Shed security

sirhc

New Member
Location
the moon
I'm in the process of getting a new bike, it's going to be stored in the shed is there anything on the market that people could recommend to beef up the security on my shed?
Thanks
 

Dormouse

New Member
A mortise lock on the door is the most obvious thing. Then are the hinges exposed?

May be cover the windows, if it has them.

There is also a thing called a Shed Shackle to attach your bike to.
 
OP
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sirhc

New Member
Location
the moon
shoot I hadn't though about the hinges, yes they are exposed I'll have to do something about that thanks. I've seen the shed shackle looks a good buy about 40 - 50 quid if I remember correctly.
Thanks for the advice.
 

Arch

Married to Night Train
Location
Salford, UK
It's probably a good idea to follow the same principle as locking your bike anywhere - the more precautions the better. A casual thief (one who hasn't cased the joint thoroughly before) may well only come equipped with a few tools. So try and use as many different types of lock as you can - maybe a mortice lock on the door, plus and bolt with padlock. Then, inside, maybe a really heavy duty lock locking the bike to something like the shed hackle or a ground anchor ,AND your regular lock locking it to something like another bike, or a lawnmower or something - anything that will stop the bike just being lifted out without a lot of clattering. A decently and obviously secure door may just make the burglar move on to somewhere less trouble.

It's a fine balance perhaps, between being secure, and in effect putting up a neon sign saying "lovely bikes in here!", but better to err on the side of caution I think...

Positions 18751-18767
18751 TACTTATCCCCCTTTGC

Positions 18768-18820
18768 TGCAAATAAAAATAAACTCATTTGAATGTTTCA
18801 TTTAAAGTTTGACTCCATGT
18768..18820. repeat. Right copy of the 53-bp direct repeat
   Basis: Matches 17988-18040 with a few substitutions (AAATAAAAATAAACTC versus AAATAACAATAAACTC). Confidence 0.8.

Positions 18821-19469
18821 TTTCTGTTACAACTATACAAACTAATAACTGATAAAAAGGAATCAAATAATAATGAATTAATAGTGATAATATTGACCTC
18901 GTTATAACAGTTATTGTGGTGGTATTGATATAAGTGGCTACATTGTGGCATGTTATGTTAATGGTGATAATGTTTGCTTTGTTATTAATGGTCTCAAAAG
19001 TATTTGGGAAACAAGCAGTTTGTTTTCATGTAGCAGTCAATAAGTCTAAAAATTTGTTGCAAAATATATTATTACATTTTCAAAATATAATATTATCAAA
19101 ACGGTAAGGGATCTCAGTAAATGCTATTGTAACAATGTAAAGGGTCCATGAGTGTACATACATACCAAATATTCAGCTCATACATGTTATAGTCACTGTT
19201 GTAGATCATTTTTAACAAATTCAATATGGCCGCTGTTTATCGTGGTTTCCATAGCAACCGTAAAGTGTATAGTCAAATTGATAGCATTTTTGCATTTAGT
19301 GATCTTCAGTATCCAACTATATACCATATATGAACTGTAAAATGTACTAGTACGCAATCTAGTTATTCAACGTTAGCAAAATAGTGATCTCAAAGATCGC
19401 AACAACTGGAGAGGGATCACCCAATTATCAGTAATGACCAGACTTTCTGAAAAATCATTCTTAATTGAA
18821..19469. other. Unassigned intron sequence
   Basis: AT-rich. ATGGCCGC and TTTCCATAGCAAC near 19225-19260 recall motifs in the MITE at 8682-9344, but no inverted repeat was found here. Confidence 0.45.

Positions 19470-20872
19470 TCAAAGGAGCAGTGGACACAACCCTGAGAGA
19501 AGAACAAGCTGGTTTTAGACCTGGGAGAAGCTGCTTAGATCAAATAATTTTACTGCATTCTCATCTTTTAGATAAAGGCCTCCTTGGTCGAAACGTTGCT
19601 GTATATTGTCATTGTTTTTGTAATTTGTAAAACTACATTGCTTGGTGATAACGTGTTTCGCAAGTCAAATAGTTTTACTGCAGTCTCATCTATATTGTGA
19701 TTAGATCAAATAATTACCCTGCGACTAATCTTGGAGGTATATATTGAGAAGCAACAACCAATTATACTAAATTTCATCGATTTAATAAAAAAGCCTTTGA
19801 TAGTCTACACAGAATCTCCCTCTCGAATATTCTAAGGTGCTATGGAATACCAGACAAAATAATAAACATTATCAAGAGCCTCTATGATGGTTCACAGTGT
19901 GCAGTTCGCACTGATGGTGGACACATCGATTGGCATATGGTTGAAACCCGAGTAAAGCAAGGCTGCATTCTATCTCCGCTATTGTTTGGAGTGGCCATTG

bonj2

Guest
As Arch says, one of the most important security measures is making it look like there aren't any security measures thus nothing worth nicking.
Apparently, it will be possible to nick your bike whatever you do. However, you can make it very, very difficult - so difficult it's not worth it. What you want to ideally do is to increase the difficulty level such that heavy duty power tools have to be used, and it's going to take at least 5 minutes.

But bear in mind that if your shed is wooden, then any security measure is only going to be as good as the strength of the walls of your shed! You don't want to come back to find your bike gone and a hole has been sawn in the wall where your anchor was attached to...
Concrete, on the other hand, is a bitch to get through. I'm thinking of getting one of these for my flat and a motorbike chain, I'd say it would probably be perfect for a shed.
 

Shaun

Founder
Moderator
Another tip is to remove the front wheel (assuming it is QR) and take it indoors. It's easy to store inside without taking up too much room, and will make it difficult to ride away with your pride and joy.

If you want to make it even more unattractive to the casual thief, fit a QR seatpost clamp and take the saddle indoors too!!

Cheers,
Shaun
 

skwerl

New Member
Location
London
sirhc said:
shoot I hadn't though about the hinges, yes they are exposed I'll have to do something about that thanks. I've seen the shed shackle looks a good buy about 40 - 50 quid if I remember correctly.
Thanks for the advice.

swap the screws for a couple of bolts. Once they're in place add a second nut to lock the first in place. Whack the end of the exposed thread with a hammer for good measure.

Dog bolts are good too. Little protruding things that you insert in the hinge side of the door. when the door shuts they protrude into a hole drilled into the door frame and stop the door from being jemmied open from the hinge side.
 

Peter

Senior Member
I also stored my bike in the shed, never ever thought about security - until it was nicked! Now I have a ground anchor in the concrete and a £150 lock & chain. Might sound excessive, but I can't afford to keep replacing.
 

PaulSB

Legendary Member
 
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